BMCR 2017.03.49

Euripides and the Gods. Onassis series in Hellenic culture

, Euripides and the Gods. Onassis series in Hellenic culture. New York: Oxford University Press, 2016. xviii, 294. ISBN 9780199752058. $45.00.


In 1981, Mary Lefkowitz published an important work on The Lives of the Greek Poets (2 nd ed. 2012), arguing that these anonymous works contain virtually no useful information for the historical study of the poets in question. The biographical tradition consists mainly of dubious anecdotes and comic stereotypes and from decontextualized lines of the poems. Euripides is a case in point. Thanks largely to Aristophanes, Euripides’s motives are constructed in the biographical tradition over and against those of his supposedly nobler counterpart Sophocles, and his intellectual inclinations are aligned with Socrates as a radical critic of divine injustice and with Anaxagoras as having radically non-Homeric ideas about the nature of divinity. The comic sendups send biographers into the Euripidean corpus looking for proof texts, which they find in apparently impious remarks on the lips of Euripidean characters. These decontextualized one-liners are then read as if indicative of the poet’s own philosophical position instead of something said by a character in a particular dramatic context. The net result is that Euripides appears in the ancient biographical tradition as a countercultural critic of traditional, Homeric gods. While the general thrust of Lefkowitz’s work in The Lives of the Greek Poets has been well received, the implications for how we talk about Euripides have not taken hold. Euripides and the Gods offers a corrective. Where readers of Euripides have assumed uncritically that the poet must have shared the revolutionary ideas of contemporaries like Socrates and Anaxagoras, Lefkowitz shows that those associations are grounded only in the unreliable biographical tradition. Where Euripides portrays traditional gods acting in ways that modern audiences find objectionable, leading to hypotheses that these must be ironic portraits of the gods, Lefkowitz argues that readers ought to take Euripides’s portrayals at face value. Euripides’s gods, like Homer’s, are individuals who exist to please themselves. Such a view of divinity, Lefkowitz suggests, is difficult for moderns to appreciate, especially monotheists whose notion of divinity involves commitments to universality, omnipotence, and benevolence.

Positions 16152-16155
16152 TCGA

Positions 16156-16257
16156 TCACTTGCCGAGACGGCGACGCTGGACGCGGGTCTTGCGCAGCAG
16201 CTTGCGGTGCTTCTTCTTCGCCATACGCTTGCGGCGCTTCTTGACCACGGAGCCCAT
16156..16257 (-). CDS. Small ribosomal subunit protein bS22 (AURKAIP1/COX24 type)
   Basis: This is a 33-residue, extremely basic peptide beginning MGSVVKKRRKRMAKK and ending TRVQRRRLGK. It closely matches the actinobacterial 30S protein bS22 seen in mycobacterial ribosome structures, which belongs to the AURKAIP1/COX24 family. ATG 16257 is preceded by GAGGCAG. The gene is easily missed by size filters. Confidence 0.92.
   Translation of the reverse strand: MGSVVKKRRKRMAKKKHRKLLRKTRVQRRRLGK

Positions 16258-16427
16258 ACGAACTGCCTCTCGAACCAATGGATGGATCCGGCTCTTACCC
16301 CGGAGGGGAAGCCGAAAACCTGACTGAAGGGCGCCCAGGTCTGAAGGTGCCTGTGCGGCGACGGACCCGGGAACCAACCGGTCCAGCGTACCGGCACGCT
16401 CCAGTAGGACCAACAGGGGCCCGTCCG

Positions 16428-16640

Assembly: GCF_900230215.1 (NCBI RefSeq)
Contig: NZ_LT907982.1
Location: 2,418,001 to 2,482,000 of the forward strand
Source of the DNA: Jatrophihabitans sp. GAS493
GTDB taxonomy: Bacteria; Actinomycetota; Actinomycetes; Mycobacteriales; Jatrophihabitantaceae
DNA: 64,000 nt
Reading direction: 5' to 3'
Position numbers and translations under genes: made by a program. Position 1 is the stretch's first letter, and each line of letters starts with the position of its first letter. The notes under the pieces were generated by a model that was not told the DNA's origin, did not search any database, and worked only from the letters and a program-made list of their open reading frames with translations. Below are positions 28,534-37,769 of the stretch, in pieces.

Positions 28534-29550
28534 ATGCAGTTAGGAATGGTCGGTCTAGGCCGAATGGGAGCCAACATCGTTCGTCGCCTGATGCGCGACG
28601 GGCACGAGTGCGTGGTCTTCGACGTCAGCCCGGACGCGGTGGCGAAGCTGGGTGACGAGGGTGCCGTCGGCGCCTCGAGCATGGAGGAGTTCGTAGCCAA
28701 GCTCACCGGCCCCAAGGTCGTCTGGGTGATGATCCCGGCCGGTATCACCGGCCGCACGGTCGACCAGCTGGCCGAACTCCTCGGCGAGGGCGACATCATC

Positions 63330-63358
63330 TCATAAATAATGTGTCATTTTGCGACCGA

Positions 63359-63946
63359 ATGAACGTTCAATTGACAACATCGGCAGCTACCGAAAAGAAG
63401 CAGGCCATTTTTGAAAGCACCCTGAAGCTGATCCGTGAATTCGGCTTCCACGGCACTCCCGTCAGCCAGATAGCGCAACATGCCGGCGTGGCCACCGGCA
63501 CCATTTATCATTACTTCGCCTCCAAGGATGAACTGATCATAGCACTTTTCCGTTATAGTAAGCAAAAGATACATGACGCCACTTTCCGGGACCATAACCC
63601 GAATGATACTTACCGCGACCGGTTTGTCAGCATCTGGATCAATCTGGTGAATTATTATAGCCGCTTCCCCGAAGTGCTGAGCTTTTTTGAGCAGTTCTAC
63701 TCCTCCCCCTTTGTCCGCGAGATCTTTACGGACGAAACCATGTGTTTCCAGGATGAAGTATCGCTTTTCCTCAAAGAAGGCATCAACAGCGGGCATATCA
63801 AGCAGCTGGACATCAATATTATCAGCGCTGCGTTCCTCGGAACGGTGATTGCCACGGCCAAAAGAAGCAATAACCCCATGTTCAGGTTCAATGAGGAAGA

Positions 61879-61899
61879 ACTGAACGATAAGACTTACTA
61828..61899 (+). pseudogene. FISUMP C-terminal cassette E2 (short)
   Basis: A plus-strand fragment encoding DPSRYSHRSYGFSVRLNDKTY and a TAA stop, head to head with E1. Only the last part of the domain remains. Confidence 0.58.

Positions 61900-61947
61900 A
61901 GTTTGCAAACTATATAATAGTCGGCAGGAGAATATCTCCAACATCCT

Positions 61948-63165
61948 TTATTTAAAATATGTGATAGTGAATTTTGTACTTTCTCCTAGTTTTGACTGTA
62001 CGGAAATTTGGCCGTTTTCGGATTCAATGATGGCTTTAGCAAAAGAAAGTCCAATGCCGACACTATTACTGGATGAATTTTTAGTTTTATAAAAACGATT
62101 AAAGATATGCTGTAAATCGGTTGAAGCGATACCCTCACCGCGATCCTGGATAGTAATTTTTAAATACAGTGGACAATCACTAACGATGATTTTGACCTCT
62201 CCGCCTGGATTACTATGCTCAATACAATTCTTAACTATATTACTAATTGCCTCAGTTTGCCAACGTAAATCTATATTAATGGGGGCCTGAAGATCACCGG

Euripides and the Gods is written chiefly for non-specialists, although its nearly fifty pages of endnotes make it a potentially useful resource for scholars and advanced students (xvii). Professional scholars of Greek drama will appreciate Lefkowitz’s efforts to popularize work of leading classicists: from Hugh Lloyd-Jones, the idea that late nineteenth-century scholars unconsciously identified with Euripides and portrayed him as spokesperson of an imagined Greek Enlightenment; from David Kovacs, the critique of uncritical assent to the Aristophanic portrait of Euripides; from William Allan, Donald Mastronarde, and others, careful readings of particular gods’ actions and behavior in individual plays, especially their unpredictability from the human perspective. Lefkowitz’s signature contribution is the negative point that we would not see religious iconoclasm in Euripides’s plays were it not for his extra-textual reputation as a religious radical and the monotheistic sympathies of later interpreters that led them to imagine and value a Euripidean critique of Homeric divine misbehavior.

In the Introduction, subtitled “Greek Drama without the Gods?” Lefkowitz reflects on the ambivalence or discomfort of modern audiences towards the gods in Greek drama, as suggested by the common omission of gods from modern productions (9–10). While Euripides frequently uses a god to deliver a scene-setting prologue and/or resolves his plots with a deus ex machina, modern directors tend to use narrators or human characters to convey any necessary introductory information and tend to prefer ambiguous endings over closure from a deus ex machina, a device now roundly regarded as tackily artificial. The modern discomfort with Euripidean gods is at least partially attributable to incompatible ideas that modern monotheists have about the “nature of divinity” compared to their ancient Greek counterparts. Euripidean gods strike us as materialistic, self-serving, and indifferent to human suffering. Ancient and modern views of divine justice seem to differ too: in the ancient context, justice is violent, disproportionate, unrelenting, and unforgiving (13–14).

Chapter 1, “Euripides, Socrates, and Other Sophists,” wades into the biographical tradition. The ancient comic tradition associated Euripides with Socrates, Anaxagoras, Prodicus, and Protagoras as intellectual partners, dubious connections which were then perpetuated in the biographical tradition. Lines from Euripidean characters were decontextualized and read as straightforward reflections of Euripides’s own views. Although the connections were originally disparaging, the ascendance of the Socratic star transformed them into badges of honor.

Chapter 2, “Piety and Impiety in Euripides’ Heracles,” takes up the Euripidean play in which the gods’ behavior is shown in the most negative light. Lefkowitz argues that the gods’ inaction in the face of human suffering here is a reflection of how ancient Greeks typically expected gods to behave, not a veiled critique of Greek religion. When Heracles refuses to believe that gods seek out illicit unions and bind each other with chains, maintaining that real gods ought to have no needs (1341–4), scholars have seen influence from philosophers like Xenophanes of Colophon and Socrates. According to Lefkowitz, however, the original audience would have recognized this as Heracles attempting to deny an obvious reality “in his guilt and grief,” not an instance of Euripides philosophizing via Heracles. The same logic can be extended to other passages where doubts about the gods are expressed. These are the product of “despair and isolation,” not philosophical musing (54). The crucial point for Lefkowitz is that “no one in the fifth century BC would have accused Euripides of impiety for writing the Heracles, except in the context of a comedy” (55).